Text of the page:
Figures 5 and 6 show the error as a function of the dipole depth. The problem was solved with 522 nodes, 162 of them on the surface; and for 1591 nodes, 642 of them on the surface. The error of the solution to the same problem solved with BEM is plotted too. It was computed for a sphere with 642 surface nodes and a mesh connecting them forming 1280 triangular elements over which the potential varies linearly. It is clear that BEM outperforms the proposed meshless method for dipoles near the surface, nevertheless the performance of the LBIE method is acceptable, and by increasing the number of nodes the error for dipoles near the surface can be reduced.

Figure 5: Error as a function of dipole depth. Tangential dipole.

Figure 6: Error as a function of dipole depth.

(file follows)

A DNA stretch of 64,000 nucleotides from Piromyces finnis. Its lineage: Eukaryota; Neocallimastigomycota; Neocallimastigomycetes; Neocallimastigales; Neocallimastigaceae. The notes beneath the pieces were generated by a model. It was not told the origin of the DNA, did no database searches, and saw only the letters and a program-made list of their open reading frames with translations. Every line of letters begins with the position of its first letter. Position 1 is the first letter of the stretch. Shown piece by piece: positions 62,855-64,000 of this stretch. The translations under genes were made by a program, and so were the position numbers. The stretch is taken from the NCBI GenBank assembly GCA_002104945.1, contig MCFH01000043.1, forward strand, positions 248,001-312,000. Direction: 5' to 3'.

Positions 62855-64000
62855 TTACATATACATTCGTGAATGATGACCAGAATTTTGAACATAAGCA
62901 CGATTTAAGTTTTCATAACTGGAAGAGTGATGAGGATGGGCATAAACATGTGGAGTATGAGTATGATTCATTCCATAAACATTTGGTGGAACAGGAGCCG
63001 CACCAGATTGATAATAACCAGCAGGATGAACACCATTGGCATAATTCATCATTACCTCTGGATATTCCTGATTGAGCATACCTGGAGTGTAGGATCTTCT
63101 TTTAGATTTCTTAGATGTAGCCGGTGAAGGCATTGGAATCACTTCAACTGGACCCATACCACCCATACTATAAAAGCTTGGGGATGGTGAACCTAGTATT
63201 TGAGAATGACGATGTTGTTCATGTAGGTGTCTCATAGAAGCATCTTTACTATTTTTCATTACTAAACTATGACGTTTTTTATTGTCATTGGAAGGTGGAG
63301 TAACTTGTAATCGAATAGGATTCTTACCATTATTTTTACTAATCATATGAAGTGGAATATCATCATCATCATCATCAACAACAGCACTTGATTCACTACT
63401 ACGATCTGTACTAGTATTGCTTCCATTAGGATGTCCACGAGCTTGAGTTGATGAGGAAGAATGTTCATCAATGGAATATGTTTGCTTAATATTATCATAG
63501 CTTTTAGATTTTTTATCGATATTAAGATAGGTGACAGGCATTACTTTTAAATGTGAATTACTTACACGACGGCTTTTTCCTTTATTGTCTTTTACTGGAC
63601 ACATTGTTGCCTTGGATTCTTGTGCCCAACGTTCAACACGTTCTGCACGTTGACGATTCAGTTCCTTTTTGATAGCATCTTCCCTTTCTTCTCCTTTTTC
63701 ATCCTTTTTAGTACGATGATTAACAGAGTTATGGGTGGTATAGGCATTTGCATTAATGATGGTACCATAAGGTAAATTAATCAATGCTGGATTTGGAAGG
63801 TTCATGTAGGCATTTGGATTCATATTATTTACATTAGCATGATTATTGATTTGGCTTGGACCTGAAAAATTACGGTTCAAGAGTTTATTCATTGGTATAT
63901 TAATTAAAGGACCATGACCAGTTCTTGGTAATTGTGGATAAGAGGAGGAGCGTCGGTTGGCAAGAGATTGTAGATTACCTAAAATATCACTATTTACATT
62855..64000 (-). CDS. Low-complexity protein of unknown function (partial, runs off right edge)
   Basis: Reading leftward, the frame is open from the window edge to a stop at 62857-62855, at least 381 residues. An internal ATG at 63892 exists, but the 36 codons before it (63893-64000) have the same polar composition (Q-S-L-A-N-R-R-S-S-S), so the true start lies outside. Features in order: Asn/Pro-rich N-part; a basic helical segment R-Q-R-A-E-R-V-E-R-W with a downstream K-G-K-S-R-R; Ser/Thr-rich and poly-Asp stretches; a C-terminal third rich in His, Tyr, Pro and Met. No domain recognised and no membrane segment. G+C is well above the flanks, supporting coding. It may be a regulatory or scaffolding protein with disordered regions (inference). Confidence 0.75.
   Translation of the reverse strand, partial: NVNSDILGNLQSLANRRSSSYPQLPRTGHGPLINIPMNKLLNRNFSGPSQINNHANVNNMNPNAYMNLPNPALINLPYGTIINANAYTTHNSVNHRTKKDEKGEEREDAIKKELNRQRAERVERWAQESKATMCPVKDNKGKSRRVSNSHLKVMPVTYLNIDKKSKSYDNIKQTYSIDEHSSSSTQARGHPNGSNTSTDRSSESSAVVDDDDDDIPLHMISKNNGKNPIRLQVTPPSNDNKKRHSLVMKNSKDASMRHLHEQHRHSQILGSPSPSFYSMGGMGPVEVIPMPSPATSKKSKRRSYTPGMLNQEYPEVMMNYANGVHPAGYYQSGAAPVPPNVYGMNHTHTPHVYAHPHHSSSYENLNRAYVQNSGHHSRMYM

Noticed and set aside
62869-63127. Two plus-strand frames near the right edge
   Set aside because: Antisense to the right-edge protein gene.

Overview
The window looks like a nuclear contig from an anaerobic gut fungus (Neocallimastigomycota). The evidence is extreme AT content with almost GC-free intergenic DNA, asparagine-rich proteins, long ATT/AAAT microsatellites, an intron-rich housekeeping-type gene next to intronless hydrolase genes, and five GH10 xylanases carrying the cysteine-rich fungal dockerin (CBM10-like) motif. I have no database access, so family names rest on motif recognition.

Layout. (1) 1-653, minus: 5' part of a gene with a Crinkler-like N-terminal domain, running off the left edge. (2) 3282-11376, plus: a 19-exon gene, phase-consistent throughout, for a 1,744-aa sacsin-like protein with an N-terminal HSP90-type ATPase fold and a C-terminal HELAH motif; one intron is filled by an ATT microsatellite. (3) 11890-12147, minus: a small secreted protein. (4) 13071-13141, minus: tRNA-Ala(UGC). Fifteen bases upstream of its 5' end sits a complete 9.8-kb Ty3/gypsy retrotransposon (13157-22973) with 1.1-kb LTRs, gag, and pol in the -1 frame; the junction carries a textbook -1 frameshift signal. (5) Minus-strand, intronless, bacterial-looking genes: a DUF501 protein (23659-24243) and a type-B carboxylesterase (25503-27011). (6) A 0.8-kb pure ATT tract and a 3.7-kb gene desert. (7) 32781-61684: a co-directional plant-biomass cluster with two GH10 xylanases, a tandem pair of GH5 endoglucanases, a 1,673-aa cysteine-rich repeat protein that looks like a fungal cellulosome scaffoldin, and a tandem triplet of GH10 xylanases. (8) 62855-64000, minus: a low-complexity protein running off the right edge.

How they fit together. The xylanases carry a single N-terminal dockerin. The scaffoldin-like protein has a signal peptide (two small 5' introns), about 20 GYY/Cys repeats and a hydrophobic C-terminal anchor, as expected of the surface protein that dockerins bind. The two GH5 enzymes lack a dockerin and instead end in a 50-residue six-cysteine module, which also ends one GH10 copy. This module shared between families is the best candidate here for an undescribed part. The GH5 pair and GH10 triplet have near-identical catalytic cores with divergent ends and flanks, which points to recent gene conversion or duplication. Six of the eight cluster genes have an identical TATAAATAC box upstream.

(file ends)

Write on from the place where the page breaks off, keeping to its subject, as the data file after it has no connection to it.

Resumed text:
Radial dipole.

Figure 7: Sensitivity to the size of local regions.
r = radius of local region.

Figures 7 and 8 show the sensitivity of the method to the radius of the local regions and to the size of the influence region of the nodes. The latter is directly related to the number of nodes in the zone of influence. The results shown are from a sphere with 1591 nodes, 642 of them on the surface. In Fig. 7 we see that the sensitivity to the size of the local regions is very low, while Fig. 8 shows a large sensitivity to the size of the influence region. The size of the influence region was chosen as to include 50, 80 or 110 nodes, with fixed node density. If the influence region is small the method is too local, resulting in a poor global solution. On the other hand, if there the influence region is too big, the error of the approximating functions rises because the lineal approximation for the potential variation is inadequate.

Figure 8: Sensitivity to the size of influence regions.
N = number of nodes in influence regions.


In this work we described a numerical method for solving the EEG forward problems in bodies of constant conductivity of arbitrary shape. The method does not need a mesh connecting the nodes of the problem.